Baseload is an intellectual crutch for engineers and utility managers who cannot think dynamically

This is an awesome presentation by Professor Joshua Pearce of Michigan Technological University.

(h/t Peter Sinclair’s Climate Denial Crock of the Week)

The same idea, that “baseload is a shortcut for engineers who can’t think dynamically”, was similar in the early days of robotics. In those days, engineers didn’t want to do a lot of computation, primarily because they did not know how. So the arms of early Puma robots were massive compared to anything they expected to lift. Why? Because the engineers designing the control laws and loops for the robots did not want to have to solve, in real time, the nonlinear sensing of the mass and moments of inertia of the thing they were picking up. If they made the arm so more massive, they could ignore the physical characteristics of the item they were maneuvering.

That kind of thinking no longer works for robots.

That kind of thinking no longer works for rocketry, especially if you want to make boosters that are recoverable and land.

And that kind of thinking no longer works for the energy grid.

Apparently, “strong currents” engineers, to borrow a term from the work of Norbert Wiener, aren’t versed in ideas and methods of control theory. (Specifically, it’s Starkstromtechnik versus Schachstromtechnik.) Now, the strong are subject to the weak, and that’s good. Nietzsche would not approve but, then, what did he really know about anything?

This also provides a comeback in public forums to engineers, policy leaders, or business people who tout “baseload” or equivalently the need for electricity when “the sun don’t shine and the wind don’t blow.” That is:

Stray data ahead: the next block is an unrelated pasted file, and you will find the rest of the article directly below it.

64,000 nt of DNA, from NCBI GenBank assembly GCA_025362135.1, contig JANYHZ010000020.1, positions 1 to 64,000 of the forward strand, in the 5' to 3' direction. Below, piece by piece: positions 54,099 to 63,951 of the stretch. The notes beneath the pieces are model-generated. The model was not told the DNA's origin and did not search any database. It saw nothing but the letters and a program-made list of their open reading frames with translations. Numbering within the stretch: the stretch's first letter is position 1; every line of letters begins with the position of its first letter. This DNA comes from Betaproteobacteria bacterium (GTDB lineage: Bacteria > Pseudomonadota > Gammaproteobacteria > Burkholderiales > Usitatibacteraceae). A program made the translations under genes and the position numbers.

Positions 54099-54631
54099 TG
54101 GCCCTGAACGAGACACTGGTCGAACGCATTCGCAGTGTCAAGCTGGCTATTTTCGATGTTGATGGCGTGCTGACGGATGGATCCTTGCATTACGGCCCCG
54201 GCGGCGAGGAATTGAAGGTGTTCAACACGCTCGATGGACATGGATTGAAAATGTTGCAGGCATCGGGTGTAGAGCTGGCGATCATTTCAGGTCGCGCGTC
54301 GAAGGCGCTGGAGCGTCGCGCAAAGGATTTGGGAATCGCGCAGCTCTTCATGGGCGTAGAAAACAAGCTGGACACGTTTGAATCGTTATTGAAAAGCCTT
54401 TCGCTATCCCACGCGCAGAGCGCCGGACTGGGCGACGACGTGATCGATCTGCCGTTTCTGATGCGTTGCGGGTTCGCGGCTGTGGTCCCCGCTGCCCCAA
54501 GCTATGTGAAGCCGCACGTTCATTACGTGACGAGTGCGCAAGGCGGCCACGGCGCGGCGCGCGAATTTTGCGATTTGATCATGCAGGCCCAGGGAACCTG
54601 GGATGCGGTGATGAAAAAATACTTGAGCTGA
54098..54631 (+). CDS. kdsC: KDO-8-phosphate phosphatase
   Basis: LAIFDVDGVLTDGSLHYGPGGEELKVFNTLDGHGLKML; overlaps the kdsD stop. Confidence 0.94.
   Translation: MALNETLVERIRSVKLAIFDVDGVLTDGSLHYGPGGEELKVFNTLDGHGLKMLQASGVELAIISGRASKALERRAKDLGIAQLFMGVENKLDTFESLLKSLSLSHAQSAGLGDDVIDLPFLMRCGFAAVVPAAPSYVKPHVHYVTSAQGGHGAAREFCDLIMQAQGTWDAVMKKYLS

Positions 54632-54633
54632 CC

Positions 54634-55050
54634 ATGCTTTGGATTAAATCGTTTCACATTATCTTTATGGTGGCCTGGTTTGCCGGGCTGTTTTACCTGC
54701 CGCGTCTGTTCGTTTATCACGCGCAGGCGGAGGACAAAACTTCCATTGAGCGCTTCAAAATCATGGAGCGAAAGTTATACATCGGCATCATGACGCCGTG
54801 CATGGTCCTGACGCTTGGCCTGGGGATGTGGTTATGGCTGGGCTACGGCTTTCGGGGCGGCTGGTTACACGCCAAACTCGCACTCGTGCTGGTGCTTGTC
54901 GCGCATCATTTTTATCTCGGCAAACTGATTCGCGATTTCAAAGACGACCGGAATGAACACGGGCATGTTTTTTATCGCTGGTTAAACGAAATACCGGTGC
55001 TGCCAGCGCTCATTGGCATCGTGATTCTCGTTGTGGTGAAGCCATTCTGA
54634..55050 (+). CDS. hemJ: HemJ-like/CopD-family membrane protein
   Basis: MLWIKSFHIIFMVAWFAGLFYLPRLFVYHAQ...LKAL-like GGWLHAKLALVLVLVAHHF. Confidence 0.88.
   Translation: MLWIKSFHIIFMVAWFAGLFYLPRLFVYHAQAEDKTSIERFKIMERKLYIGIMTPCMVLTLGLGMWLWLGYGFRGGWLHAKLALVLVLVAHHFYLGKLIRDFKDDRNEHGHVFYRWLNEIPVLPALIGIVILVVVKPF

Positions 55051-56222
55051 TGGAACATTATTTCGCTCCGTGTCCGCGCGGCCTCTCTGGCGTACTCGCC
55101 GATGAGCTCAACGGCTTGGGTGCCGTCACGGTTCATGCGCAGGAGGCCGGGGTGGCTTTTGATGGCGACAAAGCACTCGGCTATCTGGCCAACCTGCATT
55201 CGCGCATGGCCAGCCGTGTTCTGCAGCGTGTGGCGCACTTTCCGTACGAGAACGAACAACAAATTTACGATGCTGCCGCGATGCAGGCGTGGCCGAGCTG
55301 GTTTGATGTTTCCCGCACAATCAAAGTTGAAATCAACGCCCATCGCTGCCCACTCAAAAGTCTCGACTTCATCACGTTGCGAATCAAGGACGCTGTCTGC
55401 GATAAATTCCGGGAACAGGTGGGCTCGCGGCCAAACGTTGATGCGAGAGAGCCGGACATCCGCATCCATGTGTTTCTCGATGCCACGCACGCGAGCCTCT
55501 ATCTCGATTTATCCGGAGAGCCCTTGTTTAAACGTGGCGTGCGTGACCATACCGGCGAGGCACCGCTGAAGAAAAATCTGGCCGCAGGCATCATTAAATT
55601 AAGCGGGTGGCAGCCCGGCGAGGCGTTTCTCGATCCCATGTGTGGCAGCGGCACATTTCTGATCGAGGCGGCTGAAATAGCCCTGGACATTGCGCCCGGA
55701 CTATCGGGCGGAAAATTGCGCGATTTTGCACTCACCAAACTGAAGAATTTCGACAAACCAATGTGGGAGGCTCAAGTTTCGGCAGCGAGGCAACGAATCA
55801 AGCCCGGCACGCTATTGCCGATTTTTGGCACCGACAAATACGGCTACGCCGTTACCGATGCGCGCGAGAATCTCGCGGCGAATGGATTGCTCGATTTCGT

Just because you and some engineers cannot think dynamically does not mean there are no engineers who can.

(h/t Peter Sinclair’s Climate Denial Crock of the Week)

There are other costs of business looming over the heads of fossil fuel intensive companies.

About ecoquant

See Retired data scientist and statistician. Now working projects in quantitative ecology and, specifically, phenology of Bryophyta and technical methods for their study.
This entry was posted in American Solar Energy Society, an ignorant American public, Bloomberg Green, Bloomberg New Energy Finance, bridge to somewhere, CleanTechnica, control theory, controls theory, decentralized electric power generation, decentralized energy, differential equations, dynamic linear models, dynamical systems, electrical energy engineering, electrical energy storage, electricity, Kalman filter, optimization, photovoltaics, rate of return regulation, solar domination, solar energy, solar revolution, stochastic algorithms, utility company death spiral, wind energy, wind power, zero carbon and tagged , , , , , , , . Bookmark the permalink.

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